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Thursday, February 26, 2009

Are Bailouts Sending the Wrong Message?

Every American is looking for the economy to turn around. As job losses mount, the impact to people and families becomes more real to more people. Most citizens realize at this point there are no silver bullets or easy answers. The real question is whether the billions of dollars being thrown at potential solutions are really going to bring us back from the brink or are they just going to saddle future generations with more debt they will not be able to afford.

More importantly, should bail out funds be used to compensate for self inflicted problems or should market forces be allowed to correct the housing and credit markets? Also, responsible homeowners, borrowers, savers, and taxpayers are feeling doubly screwed. For those who acted responsibly throughout the good times, those that bought homes within their means, borrowed within their capacity to repay, kept saving for the future instead of mortgaging against it (and their home's value), and paid taxes are now going to feel the brunt by paying for the bailouts. I don't even want to talk about what has happened to retirement plans.

Most people who have been responsible with their finances and who don't loose a job (through no fault of their own) are generally going to be able to weather the storm. They have planned for it albeit not for this magnitude but they will still get by.

Hopefully the Federal Government bailouts can 1) Stop the fall, 2) Begin a recovery, 3) Help individuals and families that truly deserve the help, 4) Not overly benefit those who created the mess, 5) Still convince people that they must live within their means.

When you borrow against your future, you take a huge gamble and should be expected to suffer the pain of the risks accepted.

Wednesday, February 11, 2009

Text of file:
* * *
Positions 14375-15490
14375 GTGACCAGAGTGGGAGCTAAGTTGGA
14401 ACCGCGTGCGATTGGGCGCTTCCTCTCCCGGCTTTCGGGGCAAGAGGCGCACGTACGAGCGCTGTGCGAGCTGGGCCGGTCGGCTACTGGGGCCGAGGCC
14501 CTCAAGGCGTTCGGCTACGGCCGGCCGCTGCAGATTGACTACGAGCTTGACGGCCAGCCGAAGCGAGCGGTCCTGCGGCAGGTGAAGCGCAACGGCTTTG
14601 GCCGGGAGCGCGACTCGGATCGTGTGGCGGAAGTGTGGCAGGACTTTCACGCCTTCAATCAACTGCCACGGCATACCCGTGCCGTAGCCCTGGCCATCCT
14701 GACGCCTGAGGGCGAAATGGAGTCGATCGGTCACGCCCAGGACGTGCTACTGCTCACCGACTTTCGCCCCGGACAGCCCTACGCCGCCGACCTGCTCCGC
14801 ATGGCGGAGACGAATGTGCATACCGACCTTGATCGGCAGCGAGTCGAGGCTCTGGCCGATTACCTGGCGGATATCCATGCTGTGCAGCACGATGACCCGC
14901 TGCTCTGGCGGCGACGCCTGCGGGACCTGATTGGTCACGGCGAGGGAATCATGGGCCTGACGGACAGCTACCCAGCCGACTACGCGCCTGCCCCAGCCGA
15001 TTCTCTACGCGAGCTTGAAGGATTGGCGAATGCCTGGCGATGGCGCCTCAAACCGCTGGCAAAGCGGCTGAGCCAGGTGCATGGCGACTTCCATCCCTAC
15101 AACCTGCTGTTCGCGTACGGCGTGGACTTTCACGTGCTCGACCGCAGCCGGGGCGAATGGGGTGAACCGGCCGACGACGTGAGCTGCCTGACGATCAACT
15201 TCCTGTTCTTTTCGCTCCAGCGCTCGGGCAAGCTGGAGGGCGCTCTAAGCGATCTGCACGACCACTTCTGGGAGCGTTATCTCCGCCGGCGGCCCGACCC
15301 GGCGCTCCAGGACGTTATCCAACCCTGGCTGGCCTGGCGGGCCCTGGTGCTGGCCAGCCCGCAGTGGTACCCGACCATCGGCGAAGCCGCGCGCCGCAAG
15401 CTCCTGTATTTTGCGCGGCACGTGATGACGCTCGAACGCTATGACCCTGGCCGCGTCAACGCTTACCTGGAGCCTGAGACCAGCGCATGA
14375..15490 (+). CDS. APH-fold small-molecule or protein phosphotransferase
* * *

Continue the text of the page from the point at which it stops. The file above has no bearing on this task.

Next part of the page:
A Real Neighborhood

Enough with the rants on the economy! I hope to soon see most elements of the Stimulus Plan passed that will help people in their current homes (if they deserve it) as well as help those who are ready to buy a home.

Sales traffic at Jensen communities includes people who are very interested in scaling back their finances for obvious reasons. What they will find once they move into one of our manufactured housing land lease communities is a real sense of neighborhood. Throughout 28 communities in seven east coast states there is one common denominator: great people.

Good neighborhoods have always been created by people who care about their homes, care about keeping a nice yard, and caring about the people around them. They don't have to be close friends; they do need to watch out for each other and each other's families.

Getting in on the Good Life means getting into a great neighborhood.

Tuesday, February 3, 2009

Time to Get Back on Solid Ground

Hard working people should be able to rely on income from a steady job to pay for food, clothing, shelter, and a few niceties. A moderately paying job should allow the average person to buy a house with a down payment and be able to build equity over time. I don't believe that these matters should be a thing of the past or just things that our parents or grandparents believed in.

Our business and political leaders as well as our regulators have in many ways let us down. It is high time to get back on solid ground. Although I certainly hope that the Federal and State governments do their part to straighten out the mess we are in, each of us needs to take responsibility for our own solid ground. We create our own financial foundation by not getting in over our heads and not letting others entice us to get in over our heads.

Every generation has its challenges. For those of us living and working in todays economy, we will surely have stories to tell our offspring. Hopefully we will be able to tell them how we challenged the norm, took control of our future and set a path that provided current enjoyment and fulfilment of our lives but also set the world straight again.
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